ComEd seeks rate hike with legislation
By Dave McKinney Sun-Times Springfield bureau chief email@example.com February 9, 2011 11:24AM
A ComEd smart meter. | Sun-Times Media
Updated: March 10, 2011 12:34AM
SPRINGFIELD — Commonwealth Edison customers could see their electricity bills jump by an average of 2.2 percent annually during the next decade under a rate-increase push the utility launched Tuesday at the Capitol.
The company’s legislation, which is being carried by Rep. Kevin McCarthy (D-Orland Park), is designed to allow the utility to embark on a $2.6 billion modernization of its power grid over the next 10 years.
“What we’re trying to do with the legislation is open up a dialogue about Illinois’ energy infrastructure for the future,” Anne Pramaggiore, ComEd’s president and chief operating officer, told the Chicago Sun-Times.
“We see the world changing. Our customers . . . are more dependent on the grid than they ever have been,” she said.
The rate hikes, which would take effect in 2011, would guarantee double-digit profit margins for ComEd during the next decade, enabling the company to overhaul existing cable, replace 130,000 poles per year and upgrade substations with digital micro-processor relays, among other things.
But the state’s top utility watchdog said the legislation would effectively do an end run around the Illinois Commerce Commission, which has had the traditional task of signing off on utility rate hikes.
“Under the guise of saying they want to modernize the grid, which could be a good thing if done right, what they’re really proposing to do is gut the regulatory system that’s been in place about 100 years and replace it with one that’s got far less oversight of rates and lead to rate increases year after year,” said David Kolata, executive director of the Citizens Utility Board.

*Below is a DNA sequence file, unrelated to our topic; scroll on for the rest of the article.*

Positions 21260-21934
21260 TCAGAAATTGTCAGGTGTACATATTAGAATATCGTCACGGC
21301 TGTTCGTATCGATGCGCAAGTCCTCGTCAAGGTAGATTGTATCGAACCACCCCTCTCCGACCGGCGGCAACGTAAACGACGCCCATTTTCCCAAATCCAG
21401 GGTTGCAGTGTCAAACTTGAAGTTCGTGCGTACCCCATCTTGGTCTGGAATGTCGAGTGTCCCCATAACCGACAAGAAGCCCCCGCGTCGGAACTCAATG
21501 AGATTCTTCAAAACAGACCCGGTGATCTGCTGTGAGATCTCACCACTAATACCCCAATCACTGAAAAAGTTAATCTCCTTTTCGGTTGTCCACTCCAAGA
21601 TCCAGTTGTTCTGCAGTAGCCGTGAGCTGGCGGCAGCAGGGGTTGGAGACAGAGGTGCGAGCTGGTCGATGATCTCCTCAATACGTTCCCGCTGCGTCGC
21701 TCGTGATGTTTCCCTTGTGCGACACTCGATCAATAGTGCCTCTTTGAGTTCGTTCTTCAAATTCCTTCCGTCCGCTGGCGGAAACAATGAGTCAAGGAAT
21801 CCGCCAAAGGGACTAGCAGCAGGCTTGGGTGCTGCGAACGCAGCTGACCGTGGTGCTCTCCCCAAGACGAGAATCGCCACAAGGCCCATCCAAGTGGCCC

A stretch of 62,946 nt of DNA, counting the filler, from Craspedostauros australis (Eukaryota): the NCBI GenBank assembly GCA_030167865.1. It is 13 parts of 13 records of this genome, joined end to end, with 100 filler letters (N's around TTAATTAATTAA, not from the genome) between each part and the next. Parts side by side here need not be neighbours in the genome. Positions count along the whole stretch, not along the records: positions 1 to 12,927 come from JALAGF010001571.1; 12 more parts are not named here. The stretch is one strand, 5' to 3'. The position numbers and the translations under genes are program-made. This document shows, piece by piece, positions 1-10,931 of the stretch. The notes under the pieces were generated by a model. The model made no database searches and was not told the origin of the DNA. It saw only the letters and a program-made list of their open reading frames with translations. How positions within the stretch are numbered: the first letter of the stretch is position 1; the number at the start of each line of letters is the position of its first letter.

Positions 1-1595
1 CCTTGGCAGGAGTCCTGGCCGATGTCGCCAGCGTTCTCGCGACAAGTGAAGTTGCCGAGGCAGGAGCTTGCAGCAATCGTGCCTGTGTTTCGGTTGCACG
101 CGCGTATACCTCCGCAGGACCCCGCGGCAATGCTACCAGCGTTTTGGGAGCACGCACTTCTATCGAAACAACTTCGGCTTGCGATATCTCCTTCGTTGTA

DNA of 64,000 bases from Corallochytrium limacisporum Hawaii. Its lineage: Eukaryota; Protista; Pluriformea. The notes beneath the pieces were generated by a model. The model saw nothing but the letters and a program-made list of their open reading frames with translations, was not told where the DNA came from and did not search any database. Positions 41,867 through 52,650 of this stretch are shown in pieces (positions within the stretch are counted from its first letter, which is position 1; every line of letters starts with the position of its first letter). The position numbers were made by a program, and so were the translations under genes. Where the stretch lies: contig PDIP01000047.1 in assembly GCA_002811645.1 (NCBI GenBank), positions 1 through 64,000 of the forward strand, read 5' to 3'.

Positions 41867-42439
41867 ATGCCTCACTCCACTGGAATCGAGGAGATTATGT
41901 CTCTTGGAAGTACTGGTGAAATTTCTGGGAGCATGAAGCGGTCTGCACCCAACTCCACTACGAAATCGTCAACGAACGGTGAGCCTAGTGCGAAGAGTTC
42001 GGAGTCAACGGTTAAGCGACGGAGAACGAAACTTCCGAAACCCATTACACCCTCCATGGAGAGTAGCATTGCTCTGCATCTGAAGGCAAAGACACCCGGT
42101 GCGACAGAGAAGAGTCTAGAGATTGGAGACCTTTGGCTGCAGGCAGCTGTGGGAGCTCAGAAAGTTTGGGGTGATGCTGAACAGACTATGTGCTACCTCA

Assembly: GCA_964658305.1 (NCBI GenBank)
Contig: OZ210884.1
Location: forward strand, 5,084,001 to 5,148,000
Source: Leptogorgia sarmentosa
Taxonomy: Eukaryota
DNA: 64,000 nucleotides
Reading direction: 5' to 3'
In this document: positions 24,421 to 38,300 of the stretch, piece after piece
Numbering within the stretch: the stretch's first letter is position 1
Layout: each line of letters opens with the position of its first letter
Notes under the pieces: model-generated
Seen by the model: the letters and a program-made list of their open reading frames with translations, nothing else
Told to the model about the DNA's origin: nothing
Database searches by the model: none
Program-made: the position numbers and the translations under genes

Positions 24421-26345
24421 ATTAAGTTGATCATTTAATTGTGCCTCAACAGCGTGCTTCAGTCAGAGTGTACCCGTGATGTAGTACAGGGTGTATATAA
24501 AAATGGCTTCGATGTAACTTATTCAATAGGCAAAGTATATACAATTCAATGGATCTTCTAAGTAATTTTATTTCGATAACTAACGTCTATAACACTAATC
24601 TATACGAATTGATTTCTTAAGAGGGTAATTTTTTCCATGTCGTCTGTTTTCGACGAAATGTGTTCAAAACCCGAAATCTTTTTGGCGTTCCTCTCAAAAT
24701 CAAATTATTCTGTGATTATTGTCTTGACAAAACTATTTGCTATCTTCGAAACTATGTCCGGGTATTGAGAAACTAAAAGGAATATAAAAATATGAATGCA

ComEd has a $396 million rate-increase request pending before the ICC that, if approved, could raise the cost of electricity for someone with a $100 monthly bill by $5. If ComEd succeeds before the ICC, anything they get additionally from the General Assembly would be on top of the rate-hike case before the ICC.
The legislative leaders were still trying to digest the proposal Tuesday.
House Speaker Michael Madigan (D-Chicago), who traditionally has not been a staunch legislative ally of the powerful Chicago-based utility, told reporters the company’s package would be considered by the Legislature but he wouldn’t predict its outcome.
“I know that they are not happy with the response that they’ve been getting out of the Commerce Commission. And so they want to go to the Legislature and try and get a section in the statute that would give them more of a guarantee that they will be reimbursed for improvements to the power lines,” the speaker said.
Without staking out a position on the bill, Madigan went on to say there is precedent in state utility laws that allows for power companies, in certain instances, to “pass through” costs to ratepayers without ICC approval.
“They’re in there,” Madigan said of the provisions, without elaborating. “It happened before. It could happen again.”
Contributing: Stephen DiBenedetto